Fertilizing and Watering Rosemary

During the first year of growth, watering rosemary is very important. After the first year, the plant is pretty self sufficient and can tolerate drought fairly well.  A rosemary plant that grows for several years does well with a couple of doses of fertilizer per year.

Rosemary Seedling

Watering Rosemary

During the first crucial year of growth, it's best to keep the soil around your rosemary plant evenly moist. If you don't get any rain, water it once a week with a moderate soak and then let the soil dry out between watering sessions.

When watering your rosemary plant, be careful not to over-do it. Rosemary does not do well if it sits in soggy soil for long periods of time.  If possible, dig down a few inches into the soil next to the plant.  You want the dirt about 4 inches down to be moist, but not wet.  If it's soggy, let it dry out for a few days and check again.  If it's really dry, you need to water.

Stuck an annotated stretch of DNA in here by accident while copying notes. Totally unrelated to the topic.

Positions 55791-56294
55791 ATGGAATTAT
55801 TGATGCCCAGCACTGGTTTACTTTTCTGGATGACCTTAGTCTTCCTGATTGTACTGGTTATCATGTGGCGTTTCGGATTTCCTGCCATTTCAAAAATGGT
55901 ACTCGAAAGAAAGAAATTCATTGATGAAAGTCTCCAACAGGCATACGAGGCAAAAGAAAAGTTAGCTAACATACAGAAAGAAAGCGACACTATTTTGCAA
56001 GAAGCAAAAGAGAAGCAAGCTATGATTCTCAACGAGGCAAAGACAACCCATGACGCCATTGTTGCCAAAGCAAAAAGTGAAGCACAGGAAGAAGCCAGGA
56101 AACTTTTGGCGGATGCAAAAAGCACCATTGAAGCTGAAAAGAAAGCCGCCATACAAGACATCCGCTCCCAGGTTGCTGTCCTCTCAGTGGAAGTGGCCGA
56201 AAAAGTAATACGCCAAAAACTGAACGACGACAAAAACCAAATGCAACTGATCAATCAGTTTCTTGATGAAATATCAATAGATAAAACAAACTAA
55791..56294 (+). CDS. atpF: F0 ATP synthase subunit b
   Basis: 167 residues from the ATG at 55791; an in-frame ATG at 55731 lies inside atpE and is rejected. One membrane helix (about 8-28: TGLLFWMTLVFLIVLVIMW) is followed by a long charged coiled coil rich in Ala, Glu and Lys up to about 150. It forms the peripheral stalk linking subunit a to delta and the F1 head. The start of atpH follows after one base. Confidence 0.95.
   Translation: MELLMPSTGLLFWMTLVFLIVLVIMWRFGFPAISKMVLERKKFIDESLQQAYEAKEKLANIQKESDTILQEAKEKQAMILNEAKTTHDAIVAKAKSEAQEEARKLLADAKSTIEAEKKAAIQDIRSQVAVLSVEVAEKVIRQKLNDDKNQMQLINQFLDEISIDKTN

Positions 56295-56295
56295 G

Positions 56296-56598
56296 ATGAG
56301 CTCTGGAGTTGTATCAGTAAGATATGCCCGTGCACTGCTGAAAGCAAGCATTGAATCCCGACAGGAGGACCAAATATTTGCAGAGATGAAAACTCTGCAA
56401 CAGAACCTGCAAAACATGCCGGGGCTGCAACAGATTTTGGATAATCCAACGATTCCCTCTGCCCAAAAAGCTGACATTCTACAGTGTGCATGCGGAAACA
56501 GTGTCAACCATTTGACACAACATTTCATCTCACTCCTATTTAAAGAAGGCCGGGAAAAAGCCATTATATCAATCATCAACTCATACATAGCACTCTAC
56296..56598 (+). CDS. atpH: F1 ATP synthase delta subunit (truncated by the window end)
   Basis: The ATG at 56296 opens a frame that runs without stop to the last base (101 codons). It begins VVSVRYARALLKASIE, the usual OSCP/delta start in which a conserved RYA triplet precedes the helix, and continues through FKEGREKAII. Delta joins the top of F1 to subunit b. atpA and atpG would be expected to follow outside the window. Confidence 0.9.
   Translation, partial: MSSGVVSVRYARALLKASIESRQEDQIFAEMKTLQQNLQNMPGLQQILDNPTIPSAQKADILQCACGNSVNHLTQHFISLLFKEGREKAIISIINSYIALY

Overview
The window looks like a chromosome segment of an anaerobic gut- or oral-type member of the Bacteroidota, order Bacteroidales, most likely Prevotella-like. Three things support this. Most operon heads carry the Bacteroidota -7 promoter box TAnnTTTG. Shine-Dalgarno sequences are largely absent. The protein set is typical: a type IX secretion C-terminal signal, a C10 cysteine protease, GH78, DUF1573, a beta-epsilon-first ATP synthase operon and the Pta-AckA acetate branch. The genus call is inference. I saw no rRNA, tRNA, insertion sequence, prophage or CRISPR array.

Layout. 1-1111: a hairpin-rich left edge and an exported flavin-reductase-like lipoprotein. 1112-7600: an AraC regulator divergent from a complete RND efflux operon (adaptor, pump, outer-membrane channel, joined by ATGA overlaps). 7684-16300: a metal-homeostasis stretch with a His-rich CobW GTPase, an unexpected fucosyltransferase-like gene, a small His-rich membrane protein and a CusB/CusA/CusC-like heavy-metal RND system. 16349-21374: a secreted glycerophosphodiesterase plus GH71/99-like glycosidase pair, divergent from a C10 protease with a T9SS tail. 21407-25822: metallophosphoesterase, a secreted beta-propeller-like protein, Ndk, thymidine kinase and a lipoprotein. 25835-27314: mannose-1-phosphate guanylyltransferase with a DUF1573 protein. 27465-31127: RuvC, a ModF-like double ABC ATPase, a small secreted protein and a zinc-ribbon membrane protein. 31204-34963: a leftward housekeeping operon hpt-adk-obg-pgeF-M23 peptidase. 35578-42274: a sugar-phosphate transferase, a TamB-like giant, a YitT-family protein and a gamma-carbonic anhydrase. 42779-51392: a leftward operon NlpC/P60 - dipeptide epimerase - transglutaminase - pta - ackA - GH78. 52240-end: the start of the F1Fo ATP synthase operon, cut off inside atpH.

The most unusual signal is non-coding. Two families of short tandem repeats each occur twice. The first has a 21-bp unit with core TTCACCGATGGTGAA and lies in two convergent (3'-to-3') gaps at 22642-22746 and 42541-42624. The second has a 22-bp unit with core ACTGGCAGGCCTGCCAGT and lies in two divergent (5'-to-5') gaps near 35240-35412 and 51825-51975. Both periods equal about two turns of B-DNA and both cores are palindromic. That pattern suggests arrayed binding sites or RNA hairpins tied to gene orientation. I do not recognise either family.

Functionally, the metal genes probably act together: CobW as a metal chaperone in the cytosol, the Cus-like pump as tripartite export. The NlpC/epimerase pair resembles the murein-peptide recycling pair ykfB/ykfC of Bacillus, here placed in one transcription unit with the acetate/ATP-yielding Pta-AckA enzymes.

After the first year of growth, the rosemary plant will take off and get much larger. At this point, watering often is not as important. Once the plant is established, it is fairly drought resistant. You can water the plant every couple of weeks as needed, or when you water your other container plants. If you are growing rosemary in the ground, most of the time watering is not necessary as the plant will do well with whatever rain falls in your area.

Large Rosemary Bush

Fertilizing Rosemary

Rosemary does well with a dose of fertilizer shortly after transplanting the seedlings.  You can use a balanced granular fertilizer product and scatter it in a circle around the plant.  Then water it in well.  Just be careful that the granules don't come in contact with the plant as they can burn it. This fertilizer application can be done once a year and is usually most practical for rosemary plants that are growing in the ground.  For rosemary plants that are growing in a container, we find it easiest to use a water-soluble fertilizer.  Again, choose something that is mostly balanced, with close to equal parts of nitrogen, phosphate and potassium.  Mix it according to the manufacturer's instructions and apply it a couple of times a year when you water the plant.

Now that you've learned about taking care of your rosemary plant, it's time to learn about harvesting those fragrant sprigs.

Rosemary Stem

Click here to learn about harvesting rosemary

Click here for some of our favorite rosemary recipes

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